Building new business in powerful times

Here we put a spotlight on the concerted campaigns pursued by three of the comms channel's energy providers as they continue to boost partner revenues with not only market beating energy solutions, but also the associated opportunities in cross-selling, new customer acquisition, client ring-fencing and retention.

A reseller's primary obligation is to sell more and keep their customers' voice and data services ticking over nicely. Their other obligation to clients, according to Mark Jones (pictured), Managing Director at Blizzard Telecom, should be as a source of reassurance in their energy supply, not just as a purveyor of gas and electricity, but as a partner in finding the best energy deal and handling the ongoing management of the service. Blizzard first offered energy services in 2008, mainly targeting the corporate market. But the advent of software that allows quotes and e-sign contracts to be done in minutes turned the service into an empowering channel opportunity.

"Energy is a key part of what we do," explained Jones. "Both Blizzard and our channel partners find that it is sale enhancing to the telecom offerings and in many cases makes more money. Partner feedback also tells us that they have also used energy revenues to make their telecoms offering more compelling. I can only see this growing through the channel as it's a no brainer."

The energy proposition is a simple one: Channel partners get an ongoing share of the revenue. "All they really need to do is get a copy of energy bills from their customers," added Jones. "All bills have the exact information needed to produce a quote, the rates, the usage, and most importantly the current contract end date. That information is then put on our online energy management software either by them or us, and prices, quotes and even e-sign contracts are produced. The partner can then go direct to the customer to agree the contract or pass it on to us to do it for them. Energy commissions are split 50/50 and are ongoing based on customer usage."

Blizzard currently has over 150 partners and is continually recruiting resellers via word of mouth and referrals. Newcomers to its energy management service soon find traction. "Energy is used by all businesses with the better spenders generally in the manufacturing, hospitality, leisure and accommodation sectors," added Jones. "The main benefit for end users is to secure the best market prices for their energy needs, recommend the most appropriate contract duration and then monitor the energy market to select the best time to extend or renew their contracts."

Energy is now centralised in many of Blizzard's reseller businesses as an inevitable revenue generator that also brings a dramatic upshift in customer loyalty. And for resellers, the simplicity in which such a dividend is gained is remarkable as Blizzard does all of the work. "The support we provide in terms of pricing, quotations and e-sign contracts means that the channel simply needs to supply end user bills to us," explained Jones. "From there they can be involved as much or as little as they wish in terms of getting the customer into an agreement. Furthermore, if a customer is currently in a contract we can simply produce a new contract to seamlessly start at the end of their current contracted period. The key to success though is asking for that bill when you're interacting with your customer - be it telephone calls, appointments, maintenance or customer service."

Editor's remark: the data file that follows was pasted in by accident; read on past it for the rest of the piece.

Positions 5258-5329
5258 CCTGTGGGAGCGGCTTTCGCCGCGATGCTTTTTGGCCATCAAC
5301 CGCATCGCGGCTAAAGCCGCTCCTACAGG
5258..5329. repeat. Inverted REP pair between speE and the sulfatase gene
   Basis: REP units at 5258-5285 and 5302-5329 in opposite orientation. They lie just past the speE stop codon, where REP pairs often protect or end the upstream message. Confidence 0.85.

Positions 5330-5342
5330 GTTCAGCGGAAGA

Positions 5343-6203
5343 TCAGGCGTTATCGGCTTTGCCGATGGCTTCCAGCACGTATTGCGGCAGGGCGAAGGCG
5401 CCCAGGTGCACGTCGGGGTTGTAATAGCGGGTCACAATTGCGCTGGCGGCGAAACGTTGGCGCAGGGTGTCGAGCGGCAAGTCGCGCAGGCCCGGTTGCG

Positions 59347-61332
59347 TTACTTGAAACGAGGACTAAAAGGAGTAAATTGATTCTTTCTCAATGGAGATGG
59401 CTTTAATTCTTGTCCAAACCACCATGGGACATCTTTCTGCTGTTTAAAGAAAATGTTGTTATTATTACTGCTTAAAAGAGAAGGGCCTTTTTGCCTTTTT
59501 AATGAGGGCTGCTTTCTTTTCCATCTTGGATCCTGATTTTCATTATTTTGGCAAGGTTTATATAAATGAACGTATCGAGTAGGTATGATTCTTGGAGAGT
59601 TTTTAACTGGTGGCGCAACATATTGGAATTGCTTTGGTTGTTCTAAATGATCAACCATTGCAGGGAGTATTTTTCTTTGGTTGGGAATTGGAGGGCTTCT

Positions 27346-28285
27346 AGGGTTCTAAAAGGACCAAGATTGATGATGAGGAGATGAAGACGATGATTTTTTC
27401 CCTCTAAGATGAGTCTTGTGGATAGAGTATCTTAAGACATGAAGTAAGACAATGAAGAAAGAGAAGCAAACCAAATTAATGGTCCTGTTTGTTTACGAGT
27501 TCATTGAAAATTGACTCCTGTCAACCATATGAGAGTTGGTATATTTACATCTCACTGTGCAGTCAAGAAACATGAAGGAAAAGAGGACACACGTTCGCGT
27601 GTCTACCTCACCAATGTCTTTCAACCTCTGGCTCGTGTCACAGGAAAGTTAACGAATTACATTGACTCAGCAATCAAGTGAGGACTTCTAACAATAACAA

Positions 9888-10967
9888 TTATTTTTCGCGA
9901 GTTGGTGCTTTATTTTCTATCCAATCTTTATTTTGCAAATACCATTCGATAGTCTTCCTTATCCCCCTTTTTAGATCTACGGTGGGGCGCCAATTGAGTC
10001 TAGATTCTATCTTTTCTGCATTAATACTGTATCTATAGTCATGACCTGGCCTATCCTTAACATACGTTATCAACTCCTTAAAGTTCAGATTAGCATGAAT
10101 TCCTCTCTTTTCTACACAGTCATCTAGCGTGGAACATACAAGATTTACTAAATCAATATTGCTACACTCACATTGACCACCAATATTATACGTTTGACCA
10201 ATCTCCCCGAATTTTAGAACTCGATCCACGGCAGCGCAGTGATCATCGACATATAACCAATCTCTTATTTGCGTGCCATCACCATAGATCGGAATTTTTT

Because energy markets are always moving the challenge for energy buyers will always remain the same: What level of risk are they prepared to accept? For almost all SMEs that normally means very little, and Jones recommends customers enter into annual or multi-year contracts to ensure certainty about prices - in other words, the supplier takes the risk at a cost. "For other more sophisticated users, more complicated energy contracts are available which share the market risk between user and supplier and offers opportunities to beat the market," added Jones.

Focus Group began offering energy to its customers in 2010 as a simple add-on to its existing portfolio. "Our customers were delighted to be offered the chance to save money, particularly in what at the time was a tough economic climate," said James Baker, Head of Energy. "It is fantastic to be able to offer another product where it is all about saving money. Having tested the market with our own customers we launched energy to our channel partners in 2011. It was an instant success in both our direct and indirect channels, providing something different to talk about and enhancing the recurring revenue model that we all enjoy."

While energy forms a relatively small part of Focus Group's operations it is achieving over 20 per cent growth year-on-year. "It represents another revenue stream outside of telecoms, spreading risk and adding value to existing customer contracts," added Baker. "Selling energy often allows us to get our foot in the door when we otherwise wouldn't. It fits nicely into the cross-selling culture of the business and is a great success with our channel partners, especially in sectors such as hospitality, healthcare and engineering - all industries where businesses often spend more on energy than they do on telecoms."

Focus Group is investing in the development of a dedicated Energy Partner Portal where its channel partners can view updates on leads, tenders and progress with ongoing opportunities in real-time. "Our energy proposition covers opportunities from single sites through to high volume multi-premise tenders," noted Baker. "Procurement and cost reduction has always been our sweet spot, but in the last five years we have gained significant experience in meter installations and site work projects. With the cost of energy continuing to rise we are now switching our attention to energy management systems alongside efficiency offerings."